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Trump threatens to ignore ‘developing status’ of certain countries at WTO

US President Donald Trump has called on the World Trade Organization to prevent rich countries from labeling themselves “developing.”

In a memo issued on Friday, Trump argued that some countries are abusing the WTO’s lenient rules, unfairly getting preferential treatment.

The memo directed US Trade Representative Robert Lighthizer to use “all available means” to secure changes to WTO policy toward developing nations.

In the memo, Trump described China, Brunei, Hong Kong, Kuwait, Macao, Qatar, Singapore, the UAE, Mexico, South Korea, and Turkey as rich countries.

“When the wealthiest economies claim developing-country status, they harm not only other developed economies but also economies that truly require special and differential treatment,” he said in the memo. “Such disregard for adherence to WTO rules, including the likely disregard of any future rules, cannot continue to go unchecked.”

Unless changes are made over the next 90 days, the United States will unilaterally ignore a country’s “developing status” and reject its membership in the Organization of Economic Cooperation and Development, read the memo.

In a message on Twitter after issuing the memo, he said that “the WTO is broken.”

Since taking office in 2016, Trump has engaged in a number of trade disputes. Trump initiated what is effectively a trade war with China last year, when he first imposed unusually heavy tariffs on imports from the country. Since then, the two sides have exchanged tariffs on more than $360 billion in two-way trade.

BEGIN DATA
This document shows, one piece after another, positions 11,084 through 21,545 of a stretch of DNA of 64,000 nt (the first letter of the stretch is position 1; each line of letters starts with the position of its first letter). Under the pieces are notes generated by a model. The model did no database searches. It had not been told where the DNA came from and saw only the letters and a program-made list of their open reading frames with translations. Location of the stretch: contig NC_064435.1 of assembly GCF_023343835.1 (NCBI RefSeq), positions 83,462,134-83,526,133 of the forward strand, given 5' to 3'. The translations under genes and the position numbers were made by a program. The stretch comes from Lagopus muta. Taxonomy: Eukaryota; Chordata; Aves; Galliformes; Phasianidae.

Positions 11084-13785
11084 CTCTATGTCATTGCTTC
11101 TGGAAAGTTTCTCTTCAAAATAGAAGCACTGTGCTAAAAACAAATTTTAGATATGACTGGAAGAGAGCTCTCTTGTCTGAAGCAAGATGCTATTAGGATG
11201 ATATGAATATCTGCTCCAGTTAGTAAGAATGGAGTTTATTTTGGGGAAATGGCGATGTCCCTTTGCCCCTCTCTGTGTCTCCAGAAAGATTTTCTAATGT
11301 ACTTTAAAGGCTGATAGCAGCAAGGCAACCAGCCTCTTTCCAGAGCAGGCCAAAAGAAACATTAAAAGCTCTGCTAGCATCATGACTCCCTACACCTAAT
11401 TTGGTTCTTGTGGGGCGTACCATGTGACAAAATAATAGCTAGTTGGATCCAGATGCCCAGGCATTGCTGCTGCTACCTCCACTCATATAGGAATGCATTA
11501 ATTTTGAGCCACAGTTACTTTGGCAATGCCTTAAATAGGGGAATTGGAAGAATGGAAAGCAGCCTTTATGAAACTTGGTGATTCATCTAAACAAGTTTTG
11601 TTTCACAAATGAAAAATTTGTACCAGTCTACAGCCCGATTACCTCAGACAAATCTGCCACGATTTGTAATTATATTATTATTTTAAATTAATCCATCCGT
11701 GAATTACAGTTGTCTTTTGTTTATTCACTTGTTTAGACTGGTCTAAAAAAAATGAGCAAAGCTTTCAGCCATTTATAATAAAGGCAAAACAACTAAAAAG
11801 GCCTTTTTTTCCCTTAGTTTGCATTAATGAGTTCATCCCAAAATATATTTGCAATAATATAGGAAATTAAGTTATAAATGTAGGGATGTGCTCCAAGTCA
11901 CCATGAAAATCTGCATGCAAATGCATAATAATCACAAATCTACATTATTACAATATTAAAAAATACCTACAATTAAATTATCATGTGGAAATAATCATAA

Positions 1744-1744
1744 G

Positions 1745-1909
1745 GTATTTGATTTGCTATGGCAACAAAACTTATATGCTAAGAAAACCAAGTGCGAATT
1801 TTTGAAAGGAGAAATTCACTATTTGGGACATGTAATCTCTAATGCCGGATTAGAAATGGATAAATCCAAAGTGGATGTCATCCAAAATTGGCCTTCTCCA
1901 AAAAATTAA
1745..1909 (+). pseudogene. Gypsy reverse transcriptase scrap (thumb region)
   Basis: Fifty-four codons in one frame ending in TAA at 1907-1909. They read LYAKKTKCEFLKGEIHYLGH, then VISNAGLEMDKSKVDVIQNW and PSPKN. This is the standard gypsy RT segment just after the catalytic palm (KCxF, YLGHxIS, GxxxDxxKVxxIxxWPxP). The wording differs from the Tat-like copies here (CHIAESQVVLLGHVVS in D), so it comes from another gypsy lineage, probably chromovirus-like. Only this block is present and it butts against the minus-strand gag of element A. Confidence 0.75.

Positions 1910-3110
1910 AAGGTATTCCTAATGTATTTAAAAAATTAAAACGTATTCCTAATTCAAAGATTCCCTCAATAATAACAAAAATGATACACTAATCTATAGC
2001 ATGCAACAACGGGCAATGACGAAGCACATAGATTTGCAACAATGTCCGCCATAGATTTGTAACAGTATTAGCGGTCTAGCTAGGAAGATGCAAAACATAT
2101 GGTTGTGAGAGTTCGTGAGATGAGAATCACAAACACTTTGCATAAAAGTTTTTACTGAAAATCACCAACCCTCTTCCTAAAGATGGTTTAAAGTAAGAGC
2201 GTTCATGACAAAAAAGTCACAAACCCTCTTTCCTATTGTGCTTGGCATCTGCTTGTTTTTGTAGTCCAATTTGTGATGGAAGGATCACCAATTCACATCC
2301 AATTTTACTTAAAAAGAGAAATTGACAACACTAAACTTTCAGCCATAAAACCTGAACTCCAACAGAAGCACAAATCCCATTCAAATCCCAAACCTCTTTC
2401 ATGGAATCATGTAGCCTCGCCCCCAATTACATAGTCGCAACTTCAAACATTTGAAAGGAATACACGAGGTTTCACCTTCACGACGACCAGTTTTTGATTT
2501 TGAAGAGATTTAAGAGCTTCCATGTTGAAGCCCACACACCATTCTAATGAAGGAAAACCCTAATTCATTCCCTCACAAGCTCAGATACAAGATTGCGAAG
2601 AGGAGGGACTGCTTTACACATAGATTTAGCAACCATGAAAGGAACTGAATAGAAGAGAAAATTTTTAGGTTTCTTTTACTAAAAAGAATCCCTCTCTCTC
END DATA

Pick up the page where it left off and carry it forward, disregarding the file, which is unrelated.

The two countries have already held talks to settle the issues, but all to no avail so far. Their latest round of trade negotiations ended in May without reaching a deal to end their persisting trade dispute.

Trump has also imposed steel and aluminum tariffs on several US allies. On June 10, 2018, he imposed 10 percent tariffs on aluminum imports and 25 percent tariffs on steel imports, which mainly affected the EU, Canada, and Mexico, ending exemptions that had been in place since March.

Trump argued at the time that enormous flows of imports to the US were putting in jeopardy the American national security, and made an odd departure from a decades-long US-led move towards open and free trade.

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